From the President: August 2018


We all need to thank each other this month – which is the start of a new financial and academic year for some, a well-earned holiday period for others, and a really really busy time for the WONCA leadership and Secretariat as we run towards the Seoul conference and the WHO meeting in Astana.

Although there are no regional meetings in these four months, we have had a deluge of requests from WHO for various types of inputs and assistance. This includes the final consultation stage of the draft Declaration for Astana, which had less than a two week response period, and proved difficult to manage as it went out very widely and allowed individual responses. However, as WONCA we did make a formal reply on behalf of our organisation, and the debate will no doubt continue – you can read more in my policy bite.

Other news - WONCA’s two year cycle between World Council meetings brings forthcoming elections, and launches a new period for regional and working party / special interest group (WPs and SIGs) prioritisation. We have a strong field of candidates for the 2018-2020 WONCA Executive elections, and are encouraged to see a good mix across the regions and from both sexes. We hope to see the outputs of the WPs and SIGs, and to celebrate their activities at Seoul. Executive have also been reviewing what helps the WPs and SIGs to have an effective profile for the members, and I welcome your views on what you most value or want.

On the external front, most countries continue to struggle with a mismatch of need and resource.

We had two interesting workshops at our UK annual academic conference of the Society for Academic Primary Care (SAPC) – one on what should be taught at medical school through family doctors, and another on strengthening academic capacity for our specialty. The SAPC links both with our UK professional member organisation and with bodies such as the North American Primary Care Research Group (NAPCRG), and it was good to see how such professional leadership can make a difference to the overall profile and impact of the specialty. It was also clear from the younger doctors and students in the meeting that the quality of their experience in family medicine placements had a big influence on their future choice of career. So getting students into your clinic, but also making sure they have a positive learning experience there, is worth spending some of your precious time and energy to achieve – they may come back! But the fight for the right resources and support for our workforce remains the watchword.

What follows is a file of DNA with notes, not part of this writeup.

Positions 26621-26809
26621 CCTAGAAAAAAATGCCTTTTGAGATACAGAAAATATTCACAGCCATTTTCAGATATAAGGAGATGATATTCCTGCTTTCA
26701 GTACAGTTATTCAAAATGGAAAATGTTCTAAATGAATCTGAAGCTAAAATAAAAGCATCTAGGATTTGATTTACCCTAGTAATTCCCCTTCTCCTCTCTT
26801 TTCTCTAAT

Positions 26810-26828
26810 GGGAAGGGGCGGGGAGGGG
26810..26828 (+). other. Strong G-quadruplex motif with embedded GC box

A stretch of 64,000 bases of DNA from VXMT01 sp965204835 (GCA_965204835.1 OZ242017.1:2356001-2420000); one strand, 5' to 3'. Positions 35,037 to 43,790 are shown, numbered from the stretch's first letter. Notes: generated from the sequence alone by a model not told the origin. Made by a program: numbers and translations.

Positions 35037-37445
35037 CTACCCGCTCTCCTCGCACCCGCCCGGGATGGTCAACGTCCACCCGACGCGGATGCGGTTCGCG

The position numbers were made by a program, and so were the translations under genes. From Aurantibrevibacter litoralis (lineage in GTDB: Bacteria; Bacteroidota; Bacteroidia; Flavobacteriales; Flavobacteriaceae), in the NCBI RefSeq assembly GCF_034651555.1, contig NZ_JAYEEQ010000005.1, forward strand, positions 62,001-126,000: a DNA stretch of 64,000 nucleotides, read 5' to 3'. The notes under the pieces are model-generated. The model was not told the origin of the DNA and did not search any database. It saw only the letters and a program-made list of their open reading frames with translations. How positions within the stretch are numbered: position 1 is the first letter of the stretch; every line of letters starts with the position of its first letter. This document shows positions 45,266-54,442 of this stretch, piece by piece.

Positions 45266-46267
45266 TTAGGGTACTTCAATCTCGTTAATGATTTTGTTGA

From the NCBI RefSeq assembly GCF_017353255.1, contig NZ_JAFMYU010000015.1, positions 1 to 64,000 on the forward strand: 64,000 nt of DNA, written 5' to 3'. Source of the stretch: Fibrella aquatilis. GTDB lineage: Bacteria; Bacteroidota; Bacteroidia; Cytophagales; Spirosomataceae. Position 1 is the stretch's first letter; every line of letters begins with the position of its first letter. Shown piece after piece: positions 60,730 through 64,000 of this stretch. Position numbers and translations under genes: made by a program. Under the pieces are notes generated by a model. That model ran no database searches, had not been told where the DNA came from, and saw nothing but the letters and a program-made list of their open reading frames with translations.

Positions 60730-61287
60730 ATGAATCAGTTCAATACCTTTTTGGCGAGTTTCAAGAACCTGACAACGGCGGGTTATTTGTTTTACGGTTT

Finally, a nice note from one of my patients – who, because of my national and international commitments, I do not see quite as often as she would like! She said, “Oh it’s OK Dr Howe, because the others do a really great job when you aren’t here – though I like to see you best!” The obvious answer was – “well that’s good to know – but why?” She looked surprised to be asked – then said – “…. It’s something about feeling you really listen – like, as a person as well as a doctor…”

We all need that in our lives. Thanks to the colleagues, staff, friends, family and patients who listen and respond to us as people as well as professionals. Together we can make a difference.

Amanda Howe